When I was growing up, I got caught up in the whole information thing.  I would cram facts into my head not because they were useful but because they might help me get a better grade on a test.  Only after I tried to build meaningful relationships and seek significance beyond the classroom did I realize that there is more to life than just knowing the right answers.

Sometimes the doing is more important than the knowing, and you don’t have to be a mechanic to appreciate that. Does that mean working with your hands will save your soul?  Well not necessarily, but maybe it’ll keep you humble and out of trouble for a while, long enough for you to hear the things that God wants to whisper to you.   I can’t speak for your experience, so I’ll talk about mine.  If I can get myself to just show up ready to do my best, create and listen, then I have a better chance of prevailing against the self-destructive inclinations that encroach upon the day.

Am I extending the metaphor too far?  Perhaps, but consider this: Jesus was a carpenter, and Stalin was a politician.   Curious details, don’t you think?

photo from flickr.com/cobalt

photo from flickr.com/cobalt

Matthew Crawford had to open his repair shop and focus his labor on improving the lives of others before he discovered a heightened sense of community.  That’s a good enough reason for me to take his ideas seriously.  Now enough contemplation: Let’s go make something!

A Celebration and a Warning Regarding Playfulness

If your life doesn’t have enough playtime then there might be something seriously wrong with you, at least that’s what Dr. Stuart Brown, founder of the National Institute of Play, suggests.  I’ve been considering his ideas ever since a friend shared this video with me, and I think he might be on to something.  The video is about thirty minutes long, but it’s worth watching. (You can see a larger version of the video on the TED site here.)

As a writer, I keep my eyes open for new ways to understand others (and myself). That’s not just about getting better at my craft, although that’s a nice bonus, but there is something intrinsically compelling and beautiful about getting closer and closer to the truth of a person.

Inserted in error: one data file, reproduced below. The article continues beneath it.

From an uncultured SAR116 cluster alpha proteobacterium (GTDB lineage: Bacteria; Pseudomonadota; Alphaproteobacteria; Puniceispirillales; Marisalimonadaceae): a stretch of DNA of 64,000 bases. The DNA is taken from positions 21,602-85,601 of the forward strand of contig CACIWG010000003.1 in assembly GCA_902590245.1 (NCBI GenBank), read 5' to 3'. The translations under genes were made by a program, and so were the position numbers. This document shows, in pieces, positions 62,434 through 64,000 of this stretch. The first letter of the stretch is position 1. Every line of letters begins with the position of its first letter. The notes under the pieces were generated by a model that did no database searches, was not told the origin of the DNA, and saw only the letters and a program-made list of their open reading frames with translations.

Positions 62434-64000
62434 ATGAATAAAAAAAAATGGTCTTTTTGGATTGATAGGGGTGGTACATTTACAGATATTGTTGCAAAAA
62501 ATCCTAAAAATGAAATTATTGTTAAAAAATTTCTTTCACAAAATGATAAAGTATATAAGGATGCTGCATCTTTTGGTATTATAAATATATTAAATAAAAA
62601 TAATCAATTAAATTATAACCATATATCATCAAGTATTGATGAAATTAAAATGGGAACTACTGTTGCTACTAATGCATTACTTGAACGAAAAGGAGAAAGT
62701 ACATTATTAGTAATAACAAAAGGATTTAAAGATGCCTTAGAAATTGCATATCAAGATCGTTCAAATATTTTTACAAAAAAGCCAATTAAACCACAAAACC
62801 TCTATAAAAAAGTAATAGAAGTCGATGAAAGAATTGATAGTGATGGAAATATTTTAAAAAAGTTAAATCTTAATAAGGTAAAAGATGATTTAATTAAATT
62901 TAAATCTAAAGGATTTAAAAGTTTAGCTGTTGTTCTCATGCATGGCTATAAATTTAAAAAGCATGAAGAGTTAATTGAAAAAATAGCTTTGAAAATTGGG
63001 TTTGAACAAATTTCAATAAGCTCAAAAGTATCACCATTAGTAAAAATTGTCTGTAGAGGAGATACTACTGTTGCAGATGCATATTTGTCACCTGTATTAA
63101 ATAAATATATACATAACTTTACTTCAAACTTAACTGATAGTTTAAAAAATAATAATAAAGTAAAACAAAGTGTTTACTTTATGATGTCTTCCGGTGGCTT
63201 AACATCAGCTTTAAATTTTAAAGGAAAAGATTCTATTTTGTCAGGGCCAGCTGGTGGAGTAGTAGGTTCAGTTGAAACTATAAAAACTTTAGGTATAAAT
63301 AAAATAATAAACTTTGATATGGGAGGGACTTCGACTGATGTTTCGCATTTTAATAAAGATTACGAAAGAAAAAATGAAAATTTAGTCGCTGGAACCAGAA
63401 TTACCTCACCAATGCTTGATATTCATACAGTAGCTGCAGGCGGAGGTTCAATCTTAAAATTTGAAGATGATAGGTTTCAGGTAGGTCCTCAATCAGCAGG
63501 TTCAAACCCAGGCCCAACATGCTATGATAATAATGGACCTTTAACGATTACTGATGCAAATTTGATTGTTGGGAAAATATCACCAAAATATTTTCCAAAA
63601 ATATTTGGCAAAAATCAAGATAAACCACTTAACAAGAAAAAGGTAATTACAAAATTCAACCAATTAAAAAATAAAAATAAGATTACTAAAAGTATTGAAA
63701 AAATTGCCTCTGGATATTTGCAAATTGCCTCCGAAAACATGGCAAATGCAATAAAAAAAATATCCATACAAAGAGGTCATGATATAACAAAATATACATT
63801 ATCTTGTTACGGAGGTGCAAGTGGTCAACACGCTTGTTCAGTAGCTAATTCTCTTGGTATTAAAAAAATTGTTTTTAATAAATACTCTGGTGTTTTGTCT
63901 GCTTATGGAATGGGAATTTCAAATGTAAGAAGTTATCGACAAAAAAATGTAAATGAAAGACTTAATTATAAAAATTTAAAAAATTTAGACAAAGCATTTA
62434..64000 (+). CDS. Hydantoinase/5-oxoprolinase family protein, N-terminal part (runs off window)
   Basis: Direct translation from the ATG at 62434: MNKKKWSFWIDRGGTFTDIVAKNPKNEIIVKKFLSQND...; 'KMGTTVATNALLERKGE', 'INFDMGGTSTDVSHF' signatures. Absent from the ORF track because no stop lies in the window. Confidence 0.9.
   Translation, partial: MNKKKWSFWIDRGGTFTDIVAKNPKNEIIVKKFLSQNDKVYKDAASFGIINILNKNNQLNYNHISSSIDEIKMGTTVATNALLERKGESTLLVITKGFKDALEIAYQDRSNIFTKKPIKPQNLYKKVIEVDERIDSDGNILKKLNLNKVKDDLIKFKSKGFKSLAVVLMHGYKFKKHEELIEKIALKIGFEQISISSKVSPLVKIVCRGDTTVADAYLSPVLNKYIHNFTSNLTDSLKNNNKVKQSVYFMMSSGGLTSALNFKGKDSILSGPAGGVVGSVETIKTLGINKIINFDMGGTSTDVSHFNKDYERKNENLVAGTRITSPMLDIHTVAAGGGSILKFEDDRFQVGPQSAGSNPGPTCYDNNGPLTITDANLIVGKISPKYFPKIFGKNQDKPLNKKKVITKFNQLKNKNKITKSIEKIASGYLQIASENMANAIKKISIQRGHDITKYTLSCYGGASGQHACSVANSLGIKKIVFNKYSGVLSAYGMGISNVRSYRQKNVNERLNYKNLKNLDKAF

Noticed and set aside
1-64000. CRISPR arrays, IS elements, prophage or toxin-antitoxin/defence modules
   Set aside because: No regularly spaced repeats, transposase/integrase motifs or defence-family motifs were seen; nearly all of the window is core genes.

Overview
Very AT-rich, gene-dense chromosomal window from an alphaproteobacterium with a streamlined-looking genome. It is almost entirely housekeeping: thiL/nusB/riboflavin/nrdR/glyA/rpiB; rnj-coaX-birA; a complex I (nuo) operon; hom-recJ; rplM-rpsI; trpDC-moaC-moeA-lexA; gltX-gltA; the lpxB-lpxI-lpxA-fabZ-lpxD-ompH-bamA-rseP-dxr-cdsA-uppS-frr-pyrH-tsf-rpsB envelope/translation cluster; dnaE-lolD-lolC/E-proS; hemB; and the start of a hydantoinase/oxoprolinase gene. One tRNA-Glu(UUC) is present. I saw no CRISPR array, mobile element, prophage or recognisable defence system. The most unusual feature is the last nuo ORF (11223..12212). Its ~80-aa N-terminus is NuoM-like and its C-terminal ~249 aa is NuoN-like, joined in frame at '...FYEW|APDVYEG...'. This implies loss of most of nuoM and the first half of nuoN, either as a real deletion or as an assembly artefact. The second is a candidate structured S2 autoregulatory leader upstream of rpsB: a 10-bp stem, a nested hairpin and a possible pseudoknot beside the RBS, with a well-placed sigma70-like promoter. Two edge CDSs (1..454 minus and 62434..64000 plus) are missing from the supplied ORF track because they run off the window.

After reflecting on Stuart Brown’s ideas, I’m now convinced that you can get a  decent sense of a person just by considering his or her play history. At first that might seem silly, but let’s consider the idea a bit.  Aren’t you a little more wary of someone with whom you’ve never shared a laugh?  And if playtime was insignificant, why does our society value sports so highly?

Professional athletes, highly skilled individuals who train extensively to play games in public, are some of the highest compensated members of our society. Successful movies, music and shows often feature visual gags,  amusing variations on a theme, and witty dialogue  (they don’t call them plays for nothing, folks).  Let’s not forget about video games: According to the NPD Group, the United States video game industry generated more than $20 billion worth of revenue  in 2008.

The Lute Player - Frans Hals

The Lute Player - Frans Hals

Playfulness isn’t just a financially valuable attribute to some folks.  Frank Capra, the director of films like It’s a Wonderful Life, and Mr. Smith Goes to Washington, uses playfulness or its absence to reveal character.  In Capra’s World War II documentary Why We Fight, the narrator asks us to, “take a good look at these humorless men.”  This happens just as the camera reveals grim footage of men like Rudolf Hess, Hermann Goering, Joseph Goebbels, and Adolf Hitler.

The implication is that because these men appear humorless, they are not to be trusted.  In comparison, consider what Capra says about comedy in his autobiography, The Name Above the Title: “Comedy is fulfillment, accomplishment, overcoming.  It is victory over odds, a triumph of good over evil.”  Did you get that? As far as Capra is concerned, comedy is what happens when goodness prevails, and without playfulness there is no comedy. It mixes well with the ideas of Dr. Brown, does it not?